Posted by: Terry | January 30, 2009

The big lie or protecting a promise?

This week I have been wrestling with Genesis 12.10-20, Abram goes to Egypt during the famine.

In a previous post I discussed the question of whether Abram was wrong for going to Egypt. Most of the commentators find little fault with his decision to go, a few criticize him for leaving the promised land, yet they seem to assume that Abram had been told to settle down there, but there is no real indication that he had been so instructed.

The real difficulty with this passage is the issue of Sari claiming she was Abram’s sister. Most are quick to point out the evils of lying, and then interpret the rest of the story from that perspective. Here are the problems I see with that approach, or at least the questions that keep puzzling me:

  1. If this is a lesson regarding the evils of lying it is not a good one. Abram gets out of Egypt unharmed, with his wife, and far wealthier than when he went there. The lesson here is that lying at the right time pays off.
  2. It was not really a lie, she was his sister and from what we see in Gen. 20 they had planned this in Haran. They just told part of the truth, not all of the truth. Of course you can then discuss the fine difference between deception and lying. And one is hard pressed to argue that telling everything is required for honesty.
  3. There is hardly good scriptural support for complete honesty in every situation. Rahab of Jericho certainly told a lie, no partial truth there. Yet she is listed in Hebrews 11 as an example of faith. Some writers get creative as they talk about her repenting of the lie because they are uncomfortable with the record as it is written.
  4. Why Abram was never criticized for the plan, here or anyplace else? (Aside from Pharaoh)
  5. Why Pharaoh was plagued if Abram was in the wrong?
  6. Why was Abram blessed with wealth, instead of being punished?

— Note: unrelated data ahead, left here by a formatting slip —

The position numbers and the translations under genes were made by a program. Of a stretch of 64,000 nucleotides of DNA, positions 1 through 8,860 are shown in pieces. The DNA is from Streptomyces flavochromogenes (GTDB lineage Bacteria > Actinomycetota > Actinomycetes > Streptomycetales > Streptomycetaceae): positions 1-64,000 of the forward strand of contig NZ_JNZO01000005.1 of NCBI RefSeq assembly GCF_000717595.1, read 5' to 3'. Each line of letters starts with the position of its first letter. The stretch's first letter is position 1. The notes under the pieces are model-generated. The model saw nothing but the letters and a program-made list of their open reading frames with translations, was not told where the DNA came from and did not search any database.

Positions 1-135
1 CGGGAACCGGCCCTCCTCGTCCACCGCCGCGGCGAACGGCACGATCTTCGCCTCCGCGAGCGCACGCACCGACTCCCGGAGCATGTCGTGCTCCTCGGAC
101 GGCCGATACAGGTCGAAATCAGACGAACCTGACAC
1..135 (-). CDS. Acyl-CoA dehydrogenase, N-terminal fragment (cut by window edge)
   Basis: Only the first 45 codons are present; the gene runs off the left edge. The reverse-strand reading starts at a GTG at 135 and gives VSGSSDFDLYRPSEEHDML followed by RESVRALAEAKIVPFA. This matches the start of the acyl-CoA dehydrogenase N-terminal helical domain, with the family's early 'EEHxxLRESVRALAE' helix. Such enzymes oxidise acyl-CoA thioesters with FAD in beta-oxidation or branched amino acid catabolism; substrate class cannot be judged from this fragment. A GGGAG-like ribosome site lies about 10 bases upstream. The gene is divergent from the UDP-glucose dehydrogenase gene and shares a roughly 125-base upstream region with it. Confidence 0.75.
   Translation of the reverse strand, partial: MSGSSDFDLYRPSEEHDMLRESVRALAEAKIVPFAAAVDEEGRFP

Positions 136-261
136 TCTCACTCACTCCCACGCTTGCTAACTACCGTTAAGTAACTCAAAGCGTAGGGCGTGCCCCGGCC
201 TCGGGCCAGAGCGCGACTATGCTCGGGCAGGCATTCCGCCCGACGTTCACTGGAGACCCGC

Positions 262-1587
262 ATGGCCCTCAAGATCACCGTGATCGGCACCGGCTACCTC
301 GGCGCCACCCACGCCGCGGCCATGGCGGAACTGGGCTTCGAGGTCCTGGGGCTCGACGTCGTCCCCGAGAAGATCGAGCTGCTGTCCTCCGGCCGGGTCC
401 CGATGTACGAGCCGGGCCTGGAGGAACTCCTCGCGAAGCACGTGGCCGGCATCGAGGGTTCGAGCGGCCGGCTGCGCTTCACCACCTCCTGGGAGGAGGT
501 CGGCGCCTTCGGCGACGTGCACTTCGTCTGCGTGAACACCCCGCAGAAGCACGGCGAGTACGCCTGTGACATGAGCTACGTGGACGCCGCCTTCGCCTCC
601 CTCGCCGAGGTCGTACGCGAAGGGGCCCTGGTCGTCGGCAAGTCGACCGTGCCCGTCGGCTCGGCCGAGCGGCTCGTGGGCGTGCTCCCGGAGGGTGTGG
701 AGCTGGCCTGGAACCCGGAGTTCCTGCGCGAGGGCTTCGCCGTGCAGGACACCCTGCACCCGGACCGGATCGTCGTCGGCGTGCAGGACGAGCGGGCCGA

7. Pharaoh had every right, and probably was so inclined, to kill Abram for such an offence, yet he escorts (the Hebrew does not support the idea of drives) Abram out of Egypt with all of his new possessions.

These issues lead me to surmise that there is a deeper lesson here than lying.

The first one is that Abram and Sari are like the rest of us who live by faith; they used their own plans to face a potential problem, instead of relying on God. They acted on fear and God had to intervine.

The clue to the second and greater lesson is found in Psalm 105. God guaranteed the line of his anointed by defending the honor and chastity of Sari, while protecting and blessing Abram. Read Psalm 105.12-15.

Now here is something else to ponder, if the “seed” came from Abram, then why was Ishmael not the one? For some reason, which I have yet to sort out, Sari was critical to the process.

One conclusion is clear, God had a plan for the lineage that would result in the coming of the chosen one, Messiah, and nothing could thwart that plan. God determined this plan before the foundations of the earth (1 Peter) and he will bring his plans to fruition. He also said that what he begins in us he will complete (Phil 1.6), this account gives me confidence that “when he appears we will be like him” – why because he promised it!

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